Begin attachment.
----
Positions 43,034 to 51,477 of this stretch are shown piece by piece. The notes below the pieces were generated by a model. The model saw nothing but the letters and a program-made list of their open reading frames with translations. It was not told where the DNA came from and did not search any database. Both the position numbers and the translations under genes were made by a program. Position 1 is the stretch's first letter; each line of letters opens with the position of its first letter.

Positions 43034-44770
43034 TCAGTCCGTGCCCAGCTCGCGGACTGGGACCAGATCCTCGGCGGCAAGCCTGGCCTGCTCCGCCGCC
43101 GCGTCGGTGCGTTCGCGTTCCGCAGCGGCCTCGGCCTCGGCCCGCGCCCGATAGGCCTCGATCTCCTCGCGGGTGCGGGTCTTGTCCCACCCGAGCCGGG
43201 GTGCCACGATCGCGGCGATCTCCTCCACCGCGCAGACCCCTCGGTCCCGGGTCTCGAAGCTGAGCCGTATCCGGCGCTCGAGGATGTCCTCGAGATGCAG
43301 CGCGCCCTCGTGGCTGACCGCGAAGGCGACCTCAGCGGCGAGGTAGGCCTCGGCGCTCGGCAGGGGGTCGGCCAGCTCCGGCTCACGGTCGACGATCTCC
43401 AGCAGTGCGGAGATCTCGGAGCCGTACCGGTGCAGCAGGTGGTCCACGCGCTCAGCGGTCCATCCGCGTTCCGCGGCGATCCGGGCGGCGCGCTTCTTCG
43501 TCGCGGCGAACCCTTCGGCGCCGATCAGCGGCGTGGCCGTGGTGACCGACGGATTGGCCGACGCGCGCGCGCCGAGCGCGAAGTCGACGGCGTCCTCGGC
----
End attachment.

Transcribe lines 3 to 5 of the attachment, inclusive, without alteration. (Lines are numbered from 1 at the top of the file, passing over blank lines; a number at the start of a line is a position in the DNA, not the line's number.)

43034 TCAGTCCGTGCCCAGCTCGCGGACTGGGACCAGATCCTCGGCGGCAAGCCTGGCCTGCTCCGCCGCC
43101 GCGTCGGTGCGTTCGCGTTCCGCAGCGGCCTCGGCCTCGGCCCGCGCCCGATAGGCCTCGATCTCCTCGCGGGTGCGGGTCTTGTCCCACCCGAGCCGGG
43201 GTGCCACGATCGCGGCGATCTCCTCCACCGCGCAGACCCCTCGGTCCCGGGTCTCGAAGCTGAGCCGTATCCGGCGCTCGAGGATGTCCTCGAGATGCAG